Our home


This is our home — the home of my childhood, from age 3 to 17. I loved this home, and I still do. The windows on the right are the kitchen. In winter-time, the snow would come down from the roof and make a huge pile for us to play on and in. The windows on the left are the library, which had wonderful glass-case book shelves. The windows up above are where Mom and Dad’s bedroom was. There were 3 other rooms upstairs. Charlotte and I shared the one on the NW side. Paul had a room to himself next to us (the middle). The room on the end was for Susan. And, in time, there were 10 of us living in the home. Mom, Dad, 4 boys, and 4 girls. One bathroom upstairs. A toilet on the main floor with a sink in the corner of the hallway outside the small toilet room. There was an extra door around the right side of the home — that’s where the milk would be delivered. To the left was the driveway, with a small garage at the back. There was a hoop attached to the garage, and in the summer I’d shoot baskets until it got too dark to see. It was always a tied game with seconds to go, and Edmunds has the ball. Ha.  Our back yard seemed a lot bigger back when we lived there. We had a sand pile, a set of “tricky bars” where we could do chin-ups and death-defying maneuvers. Trees to climb. A garden. There was a chicken coop (which we also used as a “club house”). Lucy and Henry Esplin lived on the right, on the corner. They had a little barn by their home. Grandpa and Grandma Chamberlain (my best friend’s grandparents) lived on the left. Behind their home was a little area which I always called “Sherwood Forest.”  It’s where I established a small cemetery for grasshoppers and other small critters. There are thousands of memories flooding into my mind and heart as I look at this beautiful, wonderful home.  First West was a great place to live.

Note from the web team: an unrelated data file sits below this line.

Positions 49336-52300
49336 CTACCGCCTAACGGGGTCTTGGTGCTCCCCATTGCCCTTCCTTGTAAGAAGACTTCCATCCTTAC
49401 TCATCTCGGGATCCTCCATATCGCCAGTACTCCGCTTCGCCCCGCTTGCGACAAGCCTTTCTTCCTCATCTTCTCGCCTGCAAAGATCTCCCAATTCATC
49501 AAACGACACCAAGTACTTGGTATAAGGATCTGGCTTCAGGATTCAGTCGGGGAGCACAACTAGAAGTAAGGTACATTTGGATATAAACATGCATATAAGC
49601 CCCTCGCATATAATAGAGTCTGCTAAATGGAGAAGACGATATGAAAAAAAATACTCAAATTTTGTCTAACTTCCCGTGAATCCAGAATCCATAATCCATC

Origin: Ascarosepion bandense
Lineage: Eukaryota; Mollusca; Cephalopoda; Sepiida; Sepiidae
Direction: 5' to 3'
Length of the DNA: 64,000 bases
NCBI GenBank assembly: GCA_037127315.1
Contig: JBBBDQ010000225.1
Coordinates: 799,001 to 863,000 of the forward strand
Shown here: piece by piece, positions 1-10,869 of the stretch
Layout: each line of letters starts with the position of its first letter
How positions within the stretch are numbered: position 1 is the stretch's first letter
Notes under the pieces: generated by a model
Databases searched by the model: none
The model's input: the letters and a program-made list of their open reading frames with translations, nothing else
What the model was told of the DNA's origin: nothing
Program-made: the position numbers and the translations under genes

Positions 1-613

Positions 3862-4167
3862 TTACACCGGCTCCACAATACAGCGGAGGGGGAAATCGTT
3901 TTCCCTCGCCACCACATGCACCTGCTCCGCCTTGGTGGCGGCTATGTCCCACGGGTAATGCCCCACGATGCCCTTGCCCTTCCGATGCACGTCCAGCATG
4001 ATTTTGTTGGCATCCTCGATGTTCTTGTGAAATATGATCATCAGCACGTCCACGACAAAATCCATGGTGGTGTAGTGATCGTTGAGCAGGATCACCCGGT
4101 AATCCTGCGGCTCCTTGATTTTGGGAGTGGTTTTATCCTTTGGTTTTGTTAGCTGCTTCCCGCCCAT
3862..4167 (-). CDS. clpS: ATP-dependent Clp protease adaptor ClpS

Can you see mee?

Here is an early picture of our family. I was probably close to 3. So Paul would have been close to 5 and Charlotte close to 1. (All of us so very close!).  Mom around 27, Dad around 39 (yep… 12 years apart. And, interestingly, they died 12 years apart).  They’re now safe and together in Heaven. Yum!

Copy of MomDadFirst4


I’m part Welch

To be born Welch is to be born privileged, not with a silver spoon in your mouth, but music in your blood and poetry in your soul.
(Author Unknown)
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My Grandfather Thomas Edmunds was born in Wales